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You might have deduced from my previous blog post that I made a quick trip “out west” a week or so ago.  There is something else that happened on that little adventure that I have had on my mind since then. . . .

I had some car problems on the trip home.  There is more to that story, but let’s just say I ended up having to pull off the highway because my vehicle was over-heating.  It was on a stretch of sandhills highway, not another vehicle to be seen.  I pulled over to let the car cool and think about my options.

In a few minutes a pickup came down the highway, a white one.  A couple traveling in it.  They pulled up beside me and stopped, right in the middle of the highway.  There wasn’t any other traffic coming from either direction.  We started the conversation about the obvious, what my problem was, how they could help.  However, in a few minutes the talk “traveled” on from that.  In typical Nebraska fashion we figured out we knew someone in common.

They offered whatever aid I might need, but I told them I should be able to limp back to the nearest town once the engine cooled.  Again they offered to wait and follow me.  It wasn’t far, and I figured I would be fine, I did not want to waste their time.  Before they drove on, they offered to leave me their cell phone number in case I needed someone to come back to help.

In the span of minutes, on the middle of a sandhills highway, we knew where each other was from, knew some people in common, what our business was, where we were going, and what to do if we needed to get in contact with each other again.  We stopped short of invitations for next Christmas, but just short of that.

The engine cooled, I made the turn back towards the nearest town.  There was a gas station and shop there.  I figured there would be a mechanic there.  No, probably not a mechanic certified to work on the vehicle that I was driving, but at least someone with more tools and more mechanically inclined than I (believe me that does not take a lot).  I coasted up, walked inside and asked for a mechanic.  One walked in the office and was directed my way.

He was a kid, quiet, calm, laid back, spoke slow.  He reminded me of one of my nephews, one that can fix about anything.  Considering where I was and who was helping me, I figured I was in good hands, really good hands.

I told him my problems and we started looking at the vehicle.  Afterwards I got to thinking that “kid” knew some really good lessons:  First, don’t make things worse.  The engine was overheating apparently because it had run out of coolant.  Yes, that probably meant a leak someplace, but don’t go poking and pulling things around and make it worse.

Second, start with the obvious.  He got a gallon of coolant and we poured it in.  Yes, it was low.

We filled it up, and then the leaks were obvious.  You see a deer had jumped out in front of me the evening before.  Oh, I knew there was damage, but the vehicle still ran, I saw no puddles of coolant anywhere, and at least for a while it ran without any problems.  Come to find out there were a couple of leaks in the top of the radiator, not where one would expect it, but leaks where the radiator had busted loose from its mounts.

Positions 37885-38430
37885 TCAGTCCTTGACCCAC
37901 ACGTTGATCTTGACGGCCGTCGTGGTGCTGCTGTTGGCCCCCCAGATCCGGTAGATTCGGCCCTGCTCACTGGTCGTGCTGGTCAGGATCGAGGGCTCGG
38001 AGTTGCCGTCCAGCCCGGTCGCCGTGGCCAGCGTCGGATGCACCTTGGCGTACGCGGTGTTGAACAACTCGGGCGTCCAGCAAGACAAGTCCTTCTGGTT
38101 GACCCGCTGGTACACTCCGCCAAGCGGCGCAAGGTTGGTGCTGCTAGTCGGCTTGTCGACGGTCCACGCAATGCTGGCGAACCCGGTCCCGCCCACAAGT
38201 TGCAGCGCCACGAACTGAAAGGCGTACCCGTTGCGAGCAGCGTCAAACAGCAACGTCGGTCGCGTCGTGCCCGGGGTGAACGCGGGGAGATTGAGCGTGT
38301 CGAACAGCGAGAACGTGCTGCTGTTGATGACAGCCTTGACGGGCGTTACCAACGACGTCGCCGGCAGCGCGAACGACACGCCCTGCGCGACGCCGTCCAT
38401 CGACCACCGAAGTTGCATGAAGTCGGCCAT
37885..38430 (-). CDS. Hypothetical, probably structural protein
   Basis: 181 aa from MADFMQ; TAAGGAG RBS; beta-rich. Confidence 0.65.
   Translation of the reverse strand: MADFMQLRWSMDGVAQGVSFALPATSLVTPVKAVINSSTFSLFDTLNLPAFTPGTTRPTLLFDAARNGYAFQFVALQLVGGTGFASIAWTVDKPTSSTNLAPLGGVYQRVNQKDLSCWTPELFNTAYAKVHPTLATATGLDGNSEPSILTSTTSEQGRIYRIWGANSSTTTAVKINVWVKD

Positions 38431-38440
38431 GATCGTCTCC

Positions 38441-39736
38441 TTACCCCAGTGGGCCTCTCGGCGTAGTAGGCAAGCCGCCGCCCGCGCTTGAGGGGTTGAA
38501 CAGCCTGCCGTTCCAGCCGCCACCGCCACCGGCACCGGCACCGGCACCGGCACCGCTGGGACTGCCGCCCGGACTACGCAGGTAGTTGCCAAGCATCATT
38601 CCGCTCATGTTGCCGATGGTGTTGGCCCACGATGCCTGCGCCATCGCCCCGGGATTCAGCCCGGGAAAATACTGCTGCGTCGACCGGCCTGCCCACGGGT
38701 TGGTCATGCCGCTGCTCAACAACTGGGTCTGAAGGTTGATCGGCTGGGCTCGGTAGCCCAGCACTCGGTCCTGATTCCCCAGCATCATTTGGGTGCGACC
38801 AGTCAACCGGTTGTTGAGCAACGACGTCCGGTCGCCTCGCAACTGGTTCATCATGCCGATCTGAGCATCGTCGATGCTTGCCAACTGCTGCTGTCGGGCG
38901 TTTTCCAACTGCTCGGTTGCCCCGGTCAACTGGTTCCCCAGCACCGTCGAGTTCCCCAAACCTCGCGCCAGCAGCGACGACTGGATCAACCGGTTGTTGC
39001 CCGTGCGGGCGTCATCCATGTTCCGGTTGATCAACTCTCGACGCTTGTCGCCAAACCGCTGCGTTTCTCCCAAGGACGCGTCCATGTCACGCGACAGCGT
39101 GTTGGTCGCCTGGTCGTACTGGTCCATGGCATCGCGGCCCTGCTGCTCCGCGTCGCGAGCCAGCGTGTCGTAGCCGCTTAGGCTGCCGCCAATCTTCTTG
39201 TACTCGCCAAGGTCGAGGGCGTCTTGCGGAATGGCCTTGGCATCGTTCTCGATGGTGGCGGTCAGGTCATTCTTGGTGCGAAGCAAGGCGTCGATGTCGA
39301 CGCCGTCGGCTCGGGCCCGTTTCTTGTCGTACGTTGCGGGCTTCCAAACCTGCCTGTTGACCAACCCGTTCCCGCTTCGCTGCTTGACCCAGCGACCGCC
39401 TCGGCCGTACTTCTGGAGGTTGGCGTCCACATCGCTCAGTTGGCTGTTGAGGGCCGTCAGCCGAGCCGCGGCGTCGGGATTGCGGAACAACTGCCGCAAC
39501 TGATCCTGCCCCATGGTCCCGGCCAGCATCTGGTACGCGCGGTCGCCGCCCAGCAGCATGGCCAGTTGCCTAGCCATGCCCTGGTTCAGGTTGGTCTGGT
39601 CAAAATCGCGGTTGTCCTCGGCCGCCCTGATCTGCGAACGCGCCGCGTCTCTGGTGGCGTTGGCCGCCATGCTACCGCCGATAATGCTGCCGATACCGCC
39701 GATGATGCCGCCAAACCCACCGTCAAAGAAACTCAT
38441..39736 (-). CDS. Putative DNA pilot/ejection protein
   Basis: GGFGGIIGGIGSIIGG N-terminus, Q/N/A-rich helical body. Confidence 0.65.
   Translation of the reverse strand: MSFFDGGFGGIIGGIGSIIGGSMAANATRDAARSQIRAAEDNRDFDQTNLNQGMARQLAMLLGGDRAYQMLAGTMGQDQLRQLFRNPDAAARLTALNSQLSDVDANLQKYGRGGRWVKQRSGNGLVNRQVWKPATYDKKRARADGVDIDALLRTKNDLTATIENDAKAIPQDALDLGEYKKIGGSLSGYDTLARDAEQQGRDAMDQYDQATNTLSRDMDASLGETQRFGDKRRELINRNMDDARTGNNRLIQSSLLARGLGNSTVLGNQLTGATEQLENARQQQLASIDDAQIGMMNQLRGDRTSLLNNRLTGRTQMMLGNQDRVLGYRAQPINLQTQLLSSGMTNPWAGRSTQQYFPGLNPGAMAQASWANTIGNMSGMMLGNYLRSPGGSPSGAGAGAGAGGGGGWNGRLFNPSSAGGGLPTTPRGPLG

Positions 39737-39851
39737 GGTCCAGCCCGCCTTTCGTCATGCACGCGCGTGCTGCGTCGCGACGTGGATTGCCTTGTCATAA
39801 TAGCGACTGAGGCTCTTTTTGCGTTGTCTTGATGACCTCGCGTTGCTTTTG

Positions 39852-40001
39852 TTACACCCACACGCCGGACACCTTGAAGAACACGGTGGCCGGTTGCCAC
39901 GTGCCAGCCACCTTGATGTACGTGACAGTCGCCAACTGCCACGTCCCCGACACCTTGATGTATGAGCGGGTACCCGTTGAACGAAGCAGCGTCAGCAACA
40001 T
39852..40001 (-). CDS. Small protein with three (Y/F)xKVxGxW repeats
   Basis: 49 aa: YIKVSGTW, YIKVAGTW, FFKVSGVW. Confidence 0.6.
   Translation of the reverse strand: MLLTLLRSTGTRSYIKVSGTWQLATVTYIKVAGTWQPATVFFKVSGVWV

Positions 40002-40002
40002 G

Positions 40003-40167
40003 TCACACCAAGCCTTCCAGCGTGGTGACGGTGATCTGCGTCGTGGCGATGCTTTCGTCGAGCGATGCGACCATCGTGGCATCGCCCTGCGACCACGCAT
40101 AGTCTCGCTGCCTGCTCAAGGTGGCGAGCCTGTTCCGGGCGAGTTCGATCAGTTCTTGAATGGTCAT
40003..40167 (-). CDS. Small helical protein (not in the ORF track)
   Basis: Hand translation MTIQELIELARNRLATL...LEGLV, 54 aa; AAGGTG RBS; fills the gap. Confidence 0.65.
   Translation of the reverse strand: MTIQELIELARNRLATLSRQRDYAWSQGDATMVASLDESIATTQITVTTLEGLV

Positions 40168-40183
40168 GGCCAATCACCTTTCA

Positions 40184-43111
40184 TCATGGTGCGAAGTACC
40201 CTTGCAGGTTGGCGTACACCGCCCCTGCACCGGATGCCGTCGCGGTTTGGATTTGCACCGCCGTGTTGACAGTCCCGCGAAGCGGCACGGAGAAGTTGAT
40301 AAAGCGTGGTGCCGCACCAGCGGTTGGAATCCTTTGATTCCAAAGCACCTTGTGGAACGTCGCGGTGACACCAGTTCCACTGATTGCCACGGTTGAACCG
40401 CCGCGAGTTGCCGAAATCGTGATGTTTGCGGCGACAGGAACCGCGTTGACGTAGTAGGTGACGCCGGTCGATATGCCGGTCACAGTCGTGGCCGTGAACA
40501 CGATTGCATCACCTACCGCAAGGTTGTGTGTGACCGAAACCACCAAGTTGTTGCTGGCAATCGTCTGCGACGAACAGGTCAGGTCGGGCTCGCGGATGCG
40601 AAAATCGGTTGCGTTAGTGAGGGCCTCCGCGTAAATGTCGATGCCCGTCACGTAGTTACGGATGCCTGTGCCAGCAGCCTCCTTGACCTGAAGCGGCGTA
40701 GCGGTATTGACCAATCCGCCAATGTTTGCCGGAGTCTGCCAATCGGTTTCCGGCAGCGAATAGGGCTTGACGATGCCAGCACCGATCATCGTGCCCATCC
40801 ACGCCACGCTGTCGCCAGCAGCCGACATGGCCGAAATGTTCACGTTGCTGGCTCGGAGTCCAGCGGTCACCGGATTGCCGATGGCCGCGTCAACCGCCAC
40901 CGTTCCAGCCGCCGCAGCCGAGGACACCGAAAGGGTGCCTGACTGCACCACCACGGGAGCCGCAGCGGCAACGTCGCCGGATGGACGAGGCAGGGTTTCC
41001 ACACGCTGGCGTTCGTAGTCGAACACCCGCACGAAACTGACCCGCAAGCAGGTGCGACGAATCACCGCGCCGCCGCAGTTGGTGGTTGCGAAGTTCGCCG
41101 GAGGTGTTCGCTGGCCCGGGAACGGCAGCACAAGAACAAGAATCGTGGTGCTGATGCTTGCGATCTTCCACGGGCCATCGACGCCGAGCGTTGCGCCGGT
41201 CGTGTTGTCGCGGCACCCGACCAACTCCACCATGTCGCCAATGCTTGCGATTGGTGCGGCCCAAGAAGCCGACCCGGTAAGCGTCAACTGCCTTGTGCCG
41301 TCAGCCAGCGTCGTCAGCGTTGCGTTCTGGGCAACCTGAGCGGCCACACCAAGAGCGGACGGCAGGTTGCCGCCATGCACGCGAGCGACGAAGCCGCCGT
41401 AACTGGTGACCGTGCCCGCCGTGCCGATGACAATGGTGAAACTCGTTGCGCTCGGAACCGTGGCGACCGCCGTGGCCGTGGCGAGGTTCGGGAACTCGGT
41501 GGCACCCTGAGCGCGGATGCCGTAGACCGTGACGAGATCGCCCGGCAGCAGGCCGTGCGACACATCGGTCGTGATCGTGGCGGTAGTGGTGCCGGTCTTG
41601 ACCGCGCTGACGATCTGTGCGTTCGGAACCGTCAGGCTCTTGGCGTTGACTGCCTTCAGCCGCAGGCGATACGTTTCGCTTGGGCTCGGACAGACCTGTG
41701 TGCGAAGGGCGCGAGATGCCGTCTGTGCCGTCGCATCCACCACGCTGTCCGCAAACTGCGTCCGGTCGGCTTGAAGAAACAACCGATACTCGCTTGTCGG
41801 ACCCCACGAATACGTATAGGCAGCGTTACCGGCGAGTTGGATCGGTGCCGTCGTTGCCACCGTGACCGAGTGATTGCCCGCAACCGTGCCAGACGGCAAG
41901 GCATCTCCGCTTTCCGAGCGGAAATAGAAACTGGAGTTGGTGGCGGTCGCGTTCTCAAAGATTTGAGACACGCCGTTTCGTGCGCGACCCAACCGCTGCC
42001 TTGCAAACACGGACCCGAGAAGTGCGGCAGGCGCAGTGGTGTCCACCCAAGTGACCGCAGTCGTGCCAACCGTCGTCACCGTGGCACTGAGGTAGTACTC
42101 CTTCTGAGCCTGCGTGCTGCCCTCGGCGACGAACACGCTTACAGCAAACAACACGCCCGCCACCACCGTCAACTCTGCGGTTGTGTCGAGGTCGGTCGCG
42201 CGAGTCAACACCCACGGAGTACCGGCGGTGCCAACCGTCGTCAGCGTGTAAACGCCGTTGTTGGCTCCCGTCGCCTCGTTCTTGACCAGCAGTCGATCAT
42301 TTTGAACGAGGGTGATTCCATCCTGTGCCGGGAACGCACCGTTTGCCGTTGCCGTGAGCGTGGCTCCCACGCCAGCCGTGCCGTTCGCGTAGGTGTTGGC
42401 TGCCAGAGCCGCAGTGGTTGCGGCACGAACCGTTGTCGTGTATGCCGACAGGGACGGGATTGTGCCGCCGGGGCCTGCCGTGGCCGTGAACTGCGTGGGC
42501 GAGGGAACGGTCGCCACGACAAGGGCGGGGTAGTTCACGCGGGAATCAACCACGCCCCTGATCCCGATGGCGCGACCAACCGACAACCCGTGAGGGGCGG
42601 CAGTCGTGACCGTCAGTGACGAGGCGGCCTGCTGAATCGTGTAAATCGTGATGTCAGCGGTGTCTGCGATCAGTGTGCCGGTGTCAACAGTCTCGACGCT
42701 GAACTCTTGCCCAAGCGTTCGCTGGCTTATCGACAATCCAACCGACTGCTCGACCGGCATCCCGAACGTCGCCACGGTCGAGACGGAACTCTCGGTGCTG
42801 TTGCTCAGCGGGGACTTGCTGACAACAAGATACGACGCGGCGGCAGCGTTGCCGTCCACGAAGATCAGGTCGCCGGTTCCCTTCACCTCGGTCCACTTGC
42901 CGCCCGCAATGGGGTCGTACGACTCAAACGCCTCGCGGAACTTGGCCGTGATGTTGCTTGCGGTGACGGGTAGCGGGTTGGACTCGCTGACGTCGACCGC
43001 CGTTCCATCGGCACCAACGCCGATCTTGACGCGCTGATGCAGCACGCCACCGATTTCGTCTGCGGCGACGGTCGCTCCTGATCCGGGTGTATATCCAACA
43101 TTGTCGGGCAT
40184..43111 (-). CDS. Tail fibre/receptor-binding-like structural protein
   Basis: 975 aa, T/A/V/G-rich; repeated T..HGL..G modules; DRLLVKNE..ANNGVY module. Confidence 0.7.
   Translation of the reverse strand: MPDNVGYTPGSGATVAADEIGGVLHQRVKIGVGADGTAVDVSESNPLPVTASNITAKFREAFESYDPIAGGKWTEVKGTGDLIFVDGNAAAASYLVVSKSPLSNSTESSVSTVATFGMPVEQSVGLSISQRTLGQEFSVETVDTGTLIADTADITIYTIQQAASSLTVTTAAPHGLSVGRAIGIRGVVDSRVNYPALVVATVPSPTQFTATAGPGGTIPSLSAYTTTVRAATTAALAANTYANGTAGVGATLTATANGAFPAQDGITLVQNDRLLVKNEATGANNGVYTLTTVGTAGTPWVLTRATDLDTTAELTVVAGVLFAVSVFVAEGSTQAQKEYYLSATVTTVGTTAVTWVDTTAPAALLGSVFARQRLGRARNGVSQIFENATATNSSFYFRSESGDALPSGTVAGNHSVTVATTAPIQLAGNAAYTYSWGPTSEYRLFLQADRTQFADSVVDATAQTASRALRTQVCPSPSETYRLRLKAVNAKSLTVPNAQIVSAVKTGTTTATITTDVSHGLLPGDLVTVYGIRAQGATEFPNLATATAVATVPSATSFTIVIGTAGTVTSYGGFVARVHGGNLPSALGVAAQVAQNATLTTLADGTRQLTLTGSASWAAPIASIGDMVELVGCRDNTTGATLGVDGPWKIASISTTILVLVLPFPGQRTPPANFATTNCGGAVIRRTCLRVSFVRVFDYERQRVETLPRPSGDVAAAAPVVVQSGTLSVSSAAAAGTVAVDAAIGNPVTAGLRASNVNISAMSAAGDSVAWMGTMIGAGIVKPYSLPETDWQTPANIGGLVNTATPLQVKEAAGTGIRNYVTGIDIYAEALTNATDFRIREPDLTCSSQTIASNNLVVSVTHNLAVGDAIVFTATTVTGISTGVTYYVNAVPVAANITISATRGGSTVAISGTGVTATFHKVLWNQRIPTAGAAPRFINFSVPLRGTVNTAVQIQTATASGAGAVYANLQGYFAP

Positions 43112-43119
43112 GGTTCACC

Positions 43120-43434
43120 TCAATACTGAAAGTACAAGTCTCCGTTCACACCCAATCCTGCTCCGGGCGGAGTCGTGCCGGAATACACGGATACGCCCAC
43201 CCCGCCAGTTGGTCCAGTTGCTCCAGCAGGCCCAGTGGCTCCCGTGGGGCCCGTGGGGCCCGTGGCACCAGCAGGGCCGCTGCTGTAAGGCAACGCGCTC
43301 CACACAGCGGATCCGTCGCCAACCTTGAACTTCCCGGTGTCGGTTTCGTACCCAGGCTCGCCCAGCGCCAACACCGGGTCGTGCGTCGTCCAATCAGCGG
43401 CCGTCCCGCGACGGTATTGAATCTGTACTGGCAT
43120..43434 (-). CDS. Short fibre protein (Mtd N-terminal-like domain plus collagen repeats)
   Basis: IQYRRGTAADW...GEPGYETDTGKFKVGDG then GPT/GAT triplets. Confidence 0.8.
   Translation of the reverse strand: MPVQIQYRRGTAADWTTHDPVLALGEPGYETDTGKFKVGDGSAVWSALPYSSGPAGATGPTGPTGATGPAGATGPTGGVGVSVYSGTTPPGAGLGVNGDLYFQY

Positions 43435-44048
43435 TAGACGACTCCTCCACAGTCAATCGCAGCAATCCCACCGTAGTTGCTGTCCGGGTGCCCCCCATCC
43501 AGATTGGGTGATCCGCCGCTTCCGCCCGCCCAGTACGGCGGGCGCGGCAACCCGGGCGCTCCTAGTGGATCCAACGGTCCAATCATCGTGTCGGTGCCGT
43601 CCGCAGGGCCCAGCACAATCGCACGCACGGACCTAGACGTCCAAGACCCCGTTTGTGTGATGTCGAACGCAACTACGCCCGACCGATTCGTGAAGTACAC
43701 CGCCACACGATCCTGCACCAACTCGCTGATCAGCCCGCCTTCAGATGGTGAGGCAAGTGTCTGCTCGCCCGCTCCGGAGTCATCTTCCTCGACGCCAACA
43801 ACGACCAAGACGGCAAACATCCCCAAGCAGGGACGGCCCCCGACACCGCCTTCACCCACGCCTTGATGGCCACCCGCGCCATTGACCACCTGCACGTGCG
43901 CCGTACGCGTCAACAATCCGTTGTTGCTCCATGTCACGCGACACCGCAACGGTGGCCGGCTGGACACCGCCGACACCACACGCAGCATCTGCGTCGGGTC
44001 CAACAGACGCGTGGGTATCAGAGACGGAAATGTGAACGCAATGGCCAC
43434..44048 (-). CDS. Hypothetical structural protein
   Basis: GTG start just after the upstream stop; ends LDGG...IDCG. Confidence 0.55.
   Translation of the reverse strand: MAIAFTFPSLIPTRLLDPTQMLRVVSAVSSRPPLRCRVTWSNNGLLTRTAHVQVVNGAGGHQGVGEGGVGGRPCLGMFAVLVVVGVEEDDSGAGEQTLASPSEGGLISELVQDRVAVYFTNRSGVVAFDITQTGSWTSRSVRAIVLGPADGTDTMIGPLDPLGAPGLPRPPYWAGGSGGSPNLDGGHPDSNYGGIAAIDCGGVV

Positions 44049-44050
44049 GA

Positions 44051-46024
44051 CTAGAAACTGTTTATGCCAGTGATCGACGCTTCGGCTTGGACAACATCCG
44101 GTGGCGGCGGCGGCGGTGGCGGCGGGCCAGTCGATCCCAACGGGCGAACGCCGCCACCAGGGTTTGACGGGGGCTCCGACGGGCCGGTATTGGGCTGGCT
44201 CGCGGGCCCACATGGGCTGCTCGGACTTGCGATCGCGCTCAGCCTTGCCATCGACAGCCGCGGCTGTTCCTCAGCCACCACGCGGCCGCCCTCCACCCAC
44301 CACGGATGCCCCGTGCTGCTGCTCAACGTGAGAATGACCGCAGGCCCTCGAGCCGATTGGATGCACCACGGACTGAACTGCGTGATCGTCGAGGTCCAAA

Lastly, and in typical sandhills fashion, bailing wire, duct tape and JB Weld can fix anything.  The kid got some JB Weld, dried things off, mixed it up with an old screwdriver, and carefully, meticulously, filled in the holes.  We waited for it to dry.  I bought an extra gallon of coolant, settled up the relatively inexpensive bill, and was on my way.  I never had to add another drop of coolant the rest of the way home or since.

If you have read my blog for a while you know I love Nebraska’s sandhills.  I will continue to tell you that.  Knowing me, you also know it is all about the fishing.  I love the fish and wildlife of the sandhills; the miles and miles of those beautiful, rolling hills, the lakes, wetlands, rivers and streams.  Those hills, that “eco-region” and its flora and fauna are uniquely Nebraska.  In my opinion, they are genuine Nebraska.

I will tell you something else that is unique and genuine about those parts, something I have thought about writing before, am finally doing it now.  The people are unique and genuine Nebraska.

Many would consider the “middle of nowhere” on a Nebraska sandhill highway to be the worst place to experience car problems.  That might be so.  But, in my experience, I am pretty sure there is no place I would rather be.

And I love it even more.


About daryl bauer

Daryl is a lifelong resident of Nebraska (except for a couple of years spent going to graduate school in South Dakota). He has been employed as a fisheries biologist for the Nebraska Game and Parks Commission for 25 years, and his current tour of duty is as the fisheries outreach program manager. Daryl loves to share his educational knowledge and is an avid multi-species angler. He holds more than 120 Nebraska Master Angler Awards for 14 different species and holds more than 30 In-Fisherman Master Angler Awards for eight different species. He loves to talk fishing and answer questions about fishing in Nebraska, be sure to check out his blog at outdoornebraska.org.

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